VALIDATION OF BACTERIAL RETENTION BY MEMBRANE FILTRATION: A PROPOSED APPROACH FOR DETERMINING STERILITY ASSURANCE
Sterilization methods are typically studied to prove their reliability and predictability. Reliability implies definition of the principle variables affecting sterilization. Predictability suggests the ability to forecast assurance of sterility. Filtration, using membrane filters, is the least well characterized sterilization method with respect to reliability and predictability.
Pseudomonas diminuta ATCC 19146, selected as a biological indicator, was optimized for its resistance to removal by filtration. Filtration equipment was designed to allow systematic study of experimental variables. Test methods were developed to allow quantitation of bacterial retention and to define the effects of several parameters (e.g., bacterial numbers, filtration pressure, time and fluid chemistry) on retention. These methods were also used to measure the prediction of retention by a physical test of membrane filters.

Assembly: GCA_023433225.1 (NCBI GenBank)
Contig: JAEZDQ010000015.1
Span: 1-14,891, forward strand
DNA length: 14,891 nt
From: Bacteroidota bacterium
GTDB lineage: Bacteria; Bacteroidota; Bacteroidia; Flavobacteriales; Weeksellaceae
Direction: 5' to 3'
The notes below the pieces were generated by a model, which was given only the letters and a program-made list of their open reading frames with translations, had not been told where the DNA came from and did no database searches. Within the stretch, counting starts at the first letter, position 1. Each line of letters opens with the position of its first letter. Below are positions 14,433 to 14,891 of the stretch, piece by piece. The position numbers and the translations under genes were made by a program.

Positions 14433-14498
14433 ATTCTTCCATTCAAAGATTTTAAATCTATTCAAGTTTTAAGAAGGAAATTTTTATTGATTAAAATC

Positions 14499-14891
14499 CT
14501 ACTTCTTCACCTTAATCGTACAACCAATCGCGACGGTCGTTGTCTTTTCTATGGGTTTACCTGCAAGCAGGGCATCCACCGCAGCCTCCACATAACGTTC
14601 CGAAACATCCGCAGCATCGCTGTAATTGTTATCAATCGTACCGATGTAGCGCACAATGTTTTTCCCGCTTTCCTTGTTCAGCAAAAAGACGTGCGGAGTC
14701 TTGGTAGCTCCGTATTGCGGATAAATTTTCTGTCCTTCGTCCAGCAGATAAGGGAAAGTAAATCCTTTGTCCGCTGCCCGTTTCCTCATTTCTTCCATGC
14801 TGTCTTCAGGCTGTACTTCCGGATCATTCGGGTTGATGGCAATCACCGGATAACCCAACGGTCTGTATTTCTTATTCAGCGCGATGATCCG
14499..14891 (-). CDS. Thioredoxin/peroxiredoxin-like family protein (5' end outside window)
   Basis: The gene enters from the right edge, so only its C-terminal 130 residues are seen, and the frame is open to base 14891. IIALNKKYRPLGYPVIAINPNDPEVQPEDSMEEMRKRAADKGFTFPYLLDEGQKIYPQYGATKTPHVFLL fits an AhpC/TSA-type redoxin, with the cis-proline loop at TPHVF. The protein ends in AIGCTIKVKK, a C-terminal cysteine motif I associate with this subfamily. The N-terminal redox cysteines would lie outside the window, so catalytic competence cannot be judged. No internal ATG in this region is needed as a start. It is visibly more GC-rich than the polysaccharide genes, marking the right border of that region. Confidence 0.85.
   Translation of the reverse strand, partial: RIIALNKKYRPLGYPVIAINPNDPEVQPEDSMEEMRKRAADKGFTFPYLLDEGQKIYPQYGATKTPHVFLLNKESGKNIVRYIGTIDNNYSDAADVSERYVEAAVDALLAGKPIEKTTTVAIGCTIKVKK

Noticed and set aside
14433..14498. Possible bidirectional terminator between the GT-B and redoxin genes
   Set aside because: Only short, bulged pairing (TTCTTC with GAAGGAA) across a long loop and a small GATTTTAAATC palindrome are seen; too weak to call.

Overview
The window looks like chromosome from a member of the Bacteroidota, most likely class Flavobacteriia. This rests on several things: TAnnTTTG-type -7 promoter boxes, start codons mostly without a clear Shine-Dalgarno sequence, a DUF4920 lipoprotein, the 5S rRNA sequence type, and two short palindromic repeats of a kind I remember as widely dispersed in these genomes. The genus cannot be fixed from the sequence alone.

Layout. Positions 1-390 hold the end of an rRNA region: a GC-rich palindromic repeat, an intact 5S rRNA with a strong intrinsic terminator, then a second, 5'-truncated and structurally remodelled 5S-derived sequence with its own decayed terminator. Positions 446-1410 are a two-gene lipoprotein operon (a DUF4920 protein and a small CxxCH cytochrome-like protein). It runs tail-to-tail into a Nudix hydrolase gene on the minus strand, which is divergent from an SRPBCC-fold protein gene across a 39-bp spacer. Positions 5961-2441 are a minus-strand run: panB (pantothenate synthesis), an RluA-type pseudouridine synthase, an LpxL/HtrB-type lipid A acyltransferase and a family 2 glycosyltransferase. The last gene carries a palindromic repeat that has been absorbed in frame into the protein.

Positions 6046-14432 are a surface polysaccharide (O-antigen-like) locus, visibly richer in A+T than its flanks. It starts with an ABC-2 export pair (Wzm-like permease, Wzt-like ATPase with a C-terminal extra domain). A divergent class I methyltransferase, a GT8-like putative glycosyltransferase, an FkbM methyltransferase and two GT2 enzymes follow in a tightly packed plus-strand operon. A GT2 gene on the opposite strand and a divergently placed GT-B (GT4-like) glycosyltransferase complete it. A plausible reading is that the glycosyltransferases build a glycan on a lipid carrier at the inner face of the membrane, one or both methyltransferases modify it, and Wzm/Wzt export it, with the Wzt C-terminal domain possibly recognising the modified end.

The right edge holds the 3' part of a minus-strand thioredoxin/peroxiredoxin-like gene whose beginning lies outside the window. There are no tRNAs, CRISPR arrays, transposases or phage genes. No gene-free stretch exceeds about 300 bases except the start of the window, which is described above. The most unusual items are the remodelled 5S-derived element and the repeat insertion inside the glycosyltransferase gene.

The impact of experimental variables studied was a function of filter pore size. Specifically, bacterial retention by membrane filters commonly used for sterilization was independent of bacterial numbers, filtration pressure and fluid chemistry and dependent on time. Sterility of filter effluents was consistently achieved by a single layer of a 0.22 (mu)m pore size filter for continuous filtrations up to 16 hours long.
The bubble point of membrane filters was a strong predictor of bacterial retention. No bacterial passage was observed above a minimum bubble point value. Microscopic examination of the penetration of bacterial cells as a function of depth within a filter suggested a model of bacterial retention based on a sequential sieving of cells by the three dimensional structure of a filter. The knowledge of filter removal ability was combined with the volume and microbial content of liquids to calculate the probability of sterility assurance.
Sterilization by filtration was found to be a reliable and predictable method when applied under properly controlled conditions.